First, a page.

Monday, May 31, 2010

Parenting Illusions

We parents like to believe - nay, we need to believe - that, by doing the "right" things, we can prevent tragedy from befalling our children.

Family dinner hour
? Check!

High-tech car seats? Got 'em!

Unconditional love
? No problem!

We even up the ante a bit by throwing in some extras: homeschooling, say, or an organic diet, or maybe a solid religious upbringing. Anything, actually, to increase the odds that we won't become one of those families visited by horrific misfortune. And, to further deny the crap shoot that is childrearing, we look for ways that those other parents - the unfortunate ones - may have messed up.

"What do you expect? The kids were home alone after school every day."


"That kid played too many video games/watched too much TV/texted her friends all night."


"They're not Catholic/Jewish/Evangelical (circle one), like us."

Oh, the list of how other parents have obviously screwed up goes on and on. You see, we need to reassure ourselves that we are in control, that we will not become the next poster family for Kids-Gone-Wrong. We need to protect our illusions of invincibility, even when doing so translates into a lack of compassion for our fellow parents, a refusal to acknowledge our common frailty in the face of the vicissitudes of this earthly life.

But our illusions of control are just that - illusions. True, they give us the courage needed to bear children and to send them out into a world where anything can happen. They give us hope that we can prevent the unthinkable. But these illusions also spare us from facing a discouraging truth: sometimes, despite our best efforts, we cannot save our own child from himself.


Henry Louis Granju was a beautiful child, a loved child. He was a drug addict, yes; but first, he was MamaPundit's cherished son - a little boy who lit up his parents' world with his smiles, later an older brother adored by his younger siblings. And now, he is dead. There will be no recovery from, no reconciliation for his struggles of the previous 4 years. There will be no happy ending. His is an unfinished story, leaving behind anguished regrets made more painful by the happy memories of a little boy who loved and was loved in return.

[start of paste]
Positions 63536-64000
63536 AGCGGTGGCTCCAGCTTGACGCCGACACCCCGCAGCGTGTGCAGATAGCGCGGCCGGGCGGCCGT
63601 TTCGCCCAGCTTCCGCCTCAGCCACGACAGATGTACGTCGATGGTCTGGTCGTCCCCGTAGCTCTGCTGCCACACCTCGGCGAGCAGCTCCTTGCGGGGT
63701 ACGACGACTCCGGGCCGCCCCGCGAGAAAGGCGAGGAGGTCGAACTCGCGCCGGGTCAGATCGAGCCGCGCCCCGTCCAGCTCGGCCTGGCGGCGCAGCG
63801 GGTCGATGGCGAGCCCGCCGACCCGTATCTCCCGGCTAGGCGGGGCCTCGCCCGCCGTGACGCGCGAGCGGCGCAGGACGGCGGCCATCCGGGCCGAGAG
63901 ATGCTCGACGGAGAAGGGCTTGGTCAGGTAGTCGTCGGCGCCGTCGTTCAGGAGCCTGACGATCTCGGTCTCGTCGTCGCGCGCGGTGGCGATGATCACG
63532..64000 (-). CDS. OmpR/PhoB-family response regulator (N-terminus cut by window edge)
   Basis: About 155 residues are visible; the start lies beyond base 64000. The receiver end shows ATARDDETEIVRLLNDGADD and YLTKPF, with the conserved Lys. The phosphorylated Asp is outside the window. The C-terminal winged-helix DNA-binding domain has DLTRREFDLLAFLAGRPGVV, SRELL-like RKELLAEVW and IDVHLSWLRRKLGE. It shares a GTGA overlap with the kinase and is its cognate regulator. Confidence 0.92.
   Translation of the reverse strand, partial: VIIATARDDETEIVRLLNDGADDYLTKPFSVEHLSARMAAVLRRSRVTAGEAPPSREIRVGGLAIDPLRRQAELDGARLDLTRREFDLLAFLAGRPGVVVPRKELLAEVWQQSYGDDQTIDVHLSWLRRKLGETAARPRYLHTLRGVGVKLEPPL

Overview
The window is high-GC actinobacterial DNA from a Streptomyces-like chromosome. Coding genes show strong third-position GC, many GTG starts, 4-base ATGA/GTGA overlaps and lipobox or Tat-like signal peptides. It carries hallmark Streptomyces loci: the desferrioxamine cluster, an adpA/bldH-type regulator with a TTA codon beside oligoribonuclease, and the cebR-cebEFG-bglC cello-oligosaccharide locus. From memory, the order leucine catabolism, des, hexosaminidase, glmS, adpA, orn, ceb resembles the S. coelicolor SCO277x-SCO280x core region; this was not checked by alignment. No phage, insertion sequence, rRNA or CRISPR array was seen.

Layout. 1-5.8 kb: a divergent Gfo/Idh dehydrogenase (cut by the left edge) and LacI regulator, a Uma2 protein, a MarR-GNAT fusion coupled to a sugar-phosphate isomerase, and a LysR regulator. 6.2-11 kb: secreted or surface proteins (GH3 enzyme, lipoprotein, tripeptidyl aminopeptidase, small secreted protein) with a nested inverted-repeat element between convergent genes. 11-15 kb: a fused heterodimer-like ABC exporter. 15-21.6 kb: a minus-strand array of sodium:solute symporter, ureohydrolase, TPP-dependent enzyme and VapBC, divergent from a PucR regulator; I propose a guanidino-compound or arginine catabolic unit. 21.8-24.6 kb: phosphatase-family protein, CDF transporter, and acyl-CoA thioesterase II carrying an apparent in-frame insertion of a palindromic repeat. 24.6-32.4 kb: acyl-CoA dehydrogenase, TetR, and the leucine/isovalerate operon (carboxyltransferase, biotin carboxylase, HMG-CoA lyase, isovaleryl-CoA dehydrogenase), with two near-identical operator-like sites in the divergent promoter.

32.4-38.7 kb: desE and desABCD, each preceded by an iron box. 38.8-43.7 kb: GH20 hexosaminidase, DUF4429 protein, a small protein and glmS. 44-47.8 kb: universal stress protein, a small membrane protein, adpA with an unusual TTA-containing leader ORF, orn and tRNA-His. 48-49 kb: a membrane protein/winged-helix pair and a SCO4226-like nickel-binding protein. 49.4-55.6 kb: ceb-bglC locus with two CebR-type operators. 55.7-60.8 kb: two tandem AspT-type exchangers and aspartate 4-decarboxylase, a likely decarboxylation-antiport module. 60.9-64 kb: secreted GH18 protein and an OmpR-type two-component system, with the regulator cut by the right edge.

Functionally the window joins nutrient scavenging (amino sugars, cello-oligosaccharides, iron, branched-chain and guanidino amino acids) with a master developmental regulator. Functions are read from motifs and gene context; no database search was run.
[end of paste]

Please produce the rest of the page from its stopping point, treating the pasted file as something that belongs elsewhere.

For 4 years MamaPundit was immersed in the maelstrom that living with a troubled teen produces - the constant fear for his safety, the self-doubt, the daunting task of finding help for a problem she never dreamed a child of hers would face. She is haunted by the belief that there was something she missed, some way she could have prevented her son's death. On top of that is shock: the shock that her Herculean efforts on her son's behalf have been rendered - cruelly, abruptly - irrelevant by her son's death. At long last the maelstrom has ceased; but it has been replaced by a desolate emptiness rather than by the return of the child she loved.

Please pray for her peace of mind; and pray for H's siblings, including the unborn child MamaPundit is carrying. And perhaps, in honor of her suffering, each and every one of us can try to be a little kinder to whomever we meet today - because we just don't know who else among us may have been similarly sucker-punched by the loss of that illusion of control.


  1. Your post is beautiful. Thank you for saying what I still can't formulate into anything but heartache and tears. An unimaginable tragedy that could happen to anyone, but all I can think about is bright, talented, beautiful Henry and his sweet mother's love that is now immeasurable pain. My heart is heavy and my hands are idle, for nothing that I do can ease her suffering.

  2. I knew the story, but did not realize he had died. Such a tragic ending.